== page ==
Losing as high caliber an athlete as Smith could have crippled some teams, UA Director of Track and Field and Cross Country Fred Harvey would say after the race, but he let them know that somebody somewhere was going to have to step up.  And so Meyer did.


“You spend the first part of the race just fighting for position, but after that, whenever there was a gap I just surged and tried to go for it,” she said. “I was just thinking of the team and the fight they were going through and I pushed myself.”


The result?  A 60th-place overall finish to finish in the fifth and final scoring spot for Arizona and may very well have been the difference in the team qualifying for Nationals or not. 


'That was just incredible,' junior Maggie Callahan said of her teammate after the race. 'She was kind of hurt early in the season and had never traveled with us and we didn't really know what she could do.'

'She came here in a big race - a money race - and finished in that fifth position for us.  That was huge.'

Prior to the race, Dawson gave every girl on the team a necklace with a ring engraved with a word.  The word engraved on Meyer’s was “passion”, the same word shared on Smith’s necklace.  Meyer said that she thought about Smith and the necklace they shared throughout the race and wanted to go out and finish strong for her teammate that couldn’t run on such an important day.


And “passion” is probably the word that best describes Meyer’s life in general, a word that she says is very important to everything she does, from running to school to her community involvement.


Always one to try and give back, Meyer has always been very active in her community – be it in California or here in Arizona – as far as being an active leader in making changes for the best.


In high school, she was an Impact Mentor and helped new freshmen by meeting with them and creating a bond for them in order to help make the transition to high school easier.  She was a the founder of the Pink Ribbon Club to raise awareness for breast cancer at her school and also spent time in Mexico distributing blankets, food and clothing to persons in need.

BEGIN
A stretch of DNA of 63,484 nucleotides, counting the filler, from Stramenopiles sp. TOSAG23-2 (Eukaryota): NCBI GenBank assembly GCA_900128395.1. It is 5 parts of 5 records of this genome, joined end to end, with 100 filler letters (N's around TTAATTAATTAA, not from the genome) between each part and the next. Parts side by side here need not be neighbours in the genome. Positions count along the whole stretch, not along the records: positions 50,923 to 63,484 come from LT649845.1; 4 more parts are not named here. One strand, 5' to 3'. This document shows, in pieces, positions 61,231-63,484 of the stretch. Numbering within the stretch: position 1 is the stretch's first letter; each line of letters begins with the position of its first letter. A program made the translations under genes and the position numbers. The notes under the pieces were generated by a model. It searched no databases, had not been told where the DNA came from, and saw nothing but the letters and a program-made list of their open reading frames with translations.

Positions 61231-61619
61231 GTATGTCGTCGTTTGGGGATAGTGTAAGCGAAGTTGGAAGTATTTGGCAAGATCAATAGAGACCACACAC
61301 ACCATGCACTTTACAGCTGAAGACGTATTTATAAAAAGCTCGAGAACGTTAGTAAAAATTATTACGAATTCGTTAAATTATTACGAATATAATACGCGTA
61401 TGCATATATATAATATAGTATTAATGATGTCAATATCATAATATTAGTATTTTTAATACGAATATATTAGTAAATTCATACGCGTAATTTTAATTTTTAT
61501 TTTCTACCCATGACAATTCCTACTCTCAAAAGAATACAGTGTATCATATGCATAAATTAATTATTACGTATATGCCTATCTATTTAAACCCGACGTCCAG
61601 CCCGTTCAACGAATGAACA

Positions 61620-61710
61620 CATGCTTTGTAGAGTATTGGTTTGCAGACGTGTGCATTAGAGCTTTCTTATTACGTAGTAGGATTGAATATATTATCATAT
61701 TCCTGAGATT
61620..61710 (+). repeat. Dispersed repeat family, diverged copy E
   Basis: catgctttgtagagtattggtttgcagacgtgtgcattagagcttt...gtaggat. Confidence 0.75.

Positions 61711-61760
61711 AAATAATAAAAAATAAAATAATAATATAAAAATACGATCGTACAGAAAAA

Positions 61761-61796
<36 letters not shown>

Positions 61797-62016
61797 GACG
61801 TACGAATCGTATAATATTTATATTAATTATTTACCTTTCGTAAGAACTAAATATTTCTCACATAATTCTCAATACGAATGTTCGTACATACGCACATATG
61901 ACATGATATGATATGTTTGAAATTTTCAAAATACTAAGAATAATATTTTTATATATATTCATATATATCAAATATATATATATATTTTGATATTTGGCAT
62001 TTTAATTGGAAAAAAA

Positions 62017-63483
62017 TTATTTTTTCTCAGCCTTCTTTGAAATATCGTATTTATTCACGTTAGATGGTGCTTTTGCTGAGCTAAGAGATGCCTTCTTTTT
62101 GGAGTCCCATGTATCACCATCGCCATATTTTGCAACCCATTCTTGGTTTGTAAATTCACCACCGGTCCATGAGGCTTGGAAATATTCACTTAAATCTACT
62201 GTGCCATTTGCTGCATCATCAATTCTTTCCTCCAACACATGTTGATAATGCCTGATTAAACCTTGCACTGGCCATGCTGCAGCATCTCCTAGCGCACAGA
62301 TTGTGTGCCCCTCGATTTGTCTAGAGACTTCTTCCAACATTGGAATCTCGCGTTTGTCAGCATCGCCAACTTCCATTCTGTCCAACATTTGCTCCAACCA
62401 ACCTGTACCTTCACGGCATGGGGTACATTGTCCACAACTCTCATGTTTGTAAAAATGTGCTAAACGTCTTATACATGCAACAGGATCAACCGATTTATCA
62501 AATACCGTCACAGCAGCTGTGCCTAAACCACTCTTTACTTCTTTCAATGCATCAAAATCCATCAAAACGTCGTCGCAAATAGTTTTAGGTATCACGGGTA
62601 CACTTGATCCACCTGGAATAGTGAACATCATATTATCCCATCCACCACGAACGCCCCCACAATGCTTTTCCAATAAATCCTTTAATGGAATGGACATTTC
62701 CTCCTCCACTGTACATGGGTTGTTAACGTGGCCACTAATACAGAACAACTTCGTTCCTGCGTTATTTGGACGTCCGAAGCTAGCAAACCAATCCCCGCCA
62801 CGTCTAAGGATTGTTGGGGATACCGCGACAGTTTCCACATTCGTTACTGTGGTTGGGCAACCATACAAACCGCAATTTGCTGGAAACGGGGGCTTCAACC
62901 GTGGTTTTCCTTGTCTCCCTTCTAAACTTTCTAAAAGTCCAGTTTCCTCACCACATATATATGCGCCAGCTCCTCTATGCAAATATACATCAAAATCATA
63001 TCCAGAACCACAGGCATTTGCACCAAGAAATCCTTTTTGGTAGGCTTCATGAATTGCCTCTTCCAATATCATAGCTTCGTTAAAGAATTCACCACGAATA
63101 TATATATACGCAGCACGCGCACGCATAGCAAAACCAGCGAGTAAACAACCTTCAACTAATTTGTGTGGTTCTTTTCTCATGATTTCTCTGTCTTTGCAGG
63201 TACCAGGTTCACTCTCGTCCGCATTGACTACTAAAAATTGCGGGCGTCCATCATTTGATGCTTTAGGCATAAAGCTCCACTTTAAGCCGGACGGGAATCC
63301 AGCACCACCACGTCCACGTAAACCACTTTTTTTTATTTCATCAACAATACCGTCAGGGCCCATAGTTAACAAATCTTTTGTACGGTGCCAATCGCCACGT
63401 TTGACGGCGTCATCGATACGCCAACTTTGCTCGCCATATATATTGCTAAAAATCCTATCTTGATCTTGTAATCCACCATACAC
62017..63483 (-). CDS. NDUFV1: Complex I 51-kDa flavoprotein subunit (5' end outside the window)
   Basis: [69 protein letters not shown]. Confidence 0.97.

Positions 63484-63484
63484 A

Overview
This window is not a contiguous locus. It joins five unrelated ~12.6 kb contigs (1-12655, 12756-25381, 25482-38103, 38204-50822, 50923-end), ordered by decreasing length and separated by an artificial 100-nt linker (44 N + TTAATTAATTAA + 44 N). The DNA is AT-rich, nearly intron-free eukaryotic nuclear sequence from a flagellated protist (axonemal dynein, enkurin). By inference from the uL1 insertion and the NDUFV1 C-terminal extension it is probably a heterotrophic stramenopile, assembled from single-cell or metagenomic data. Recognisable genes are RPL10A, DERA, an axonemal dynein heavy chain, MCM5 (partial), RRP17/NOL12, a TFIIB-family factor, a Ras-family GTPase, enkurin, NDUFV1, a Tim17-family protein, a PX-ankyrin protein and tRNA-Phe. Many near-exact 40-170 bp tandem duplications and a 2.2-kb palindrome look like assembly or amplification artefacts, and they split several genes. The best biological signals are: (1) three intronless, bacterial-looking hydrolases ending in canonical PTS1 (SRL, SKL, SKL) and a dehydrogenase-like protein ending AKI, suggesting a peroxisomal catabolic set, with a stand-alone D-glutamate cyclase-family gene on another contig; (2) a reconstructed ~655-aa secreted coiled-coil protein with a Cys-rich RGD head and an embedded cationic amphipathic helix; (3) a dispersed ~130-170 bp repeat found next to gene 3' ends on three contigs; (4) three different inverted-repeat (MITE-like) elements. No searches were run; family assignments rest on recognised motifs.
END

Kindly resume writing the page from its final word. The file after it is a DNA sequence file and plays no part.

She has also been selected as one of fifty students to be a part of the International Student Volunteers where she will travel to Australia or New Zealand and to participate in the program and offer her services to whatever causes are offered to her.


At Arizona, she has also picked up an active role working with the campus’s chapter of FeelGood – non-profit organization working to end world hunger.  The UA chapter was founded by cross country teammate Hanna Henson last year and has grown immensely since then and Meyer has played a large role in being active in that. 


“Megan’s always coming to me with ideas and that’s always encouraging,” Henson said. “She is just a very giving person, even to the point where if she can’t make it to team dinners she always wants to make something.”


Through FeelGood, Meyer helped kick start Operation Christmas Child on campus.  The program partner’s with Samaritan’s Purse to fill boxes with toys, hygiene products and clothes and ship the items to Africa to families in need.

Meyer was also the valedictorian and also honored the Torch of Excellence and Spirit of Titan Awards from her high school.  An accomplished student, Meyer intends on majoring in Biosystems Engineering with a focus on water purification. After college she hopes to travel to other countries and use the knowledge from her degree to improve the quality of life elsewhere.

'She always wants to be so much better as a person,' said teammate and roommate Cami Jackson. 'She helps not just with running but with anything you need, you can just ask Megan.'


Whether it be from her accomplishments as an athlete or to her actions in the community, it seems quite obvious that Arizona has found quite the impressive individual in Megan Meyer and will hope that her passion for all things will continue to advance her as an individual during her tenure as a UA student-athlete.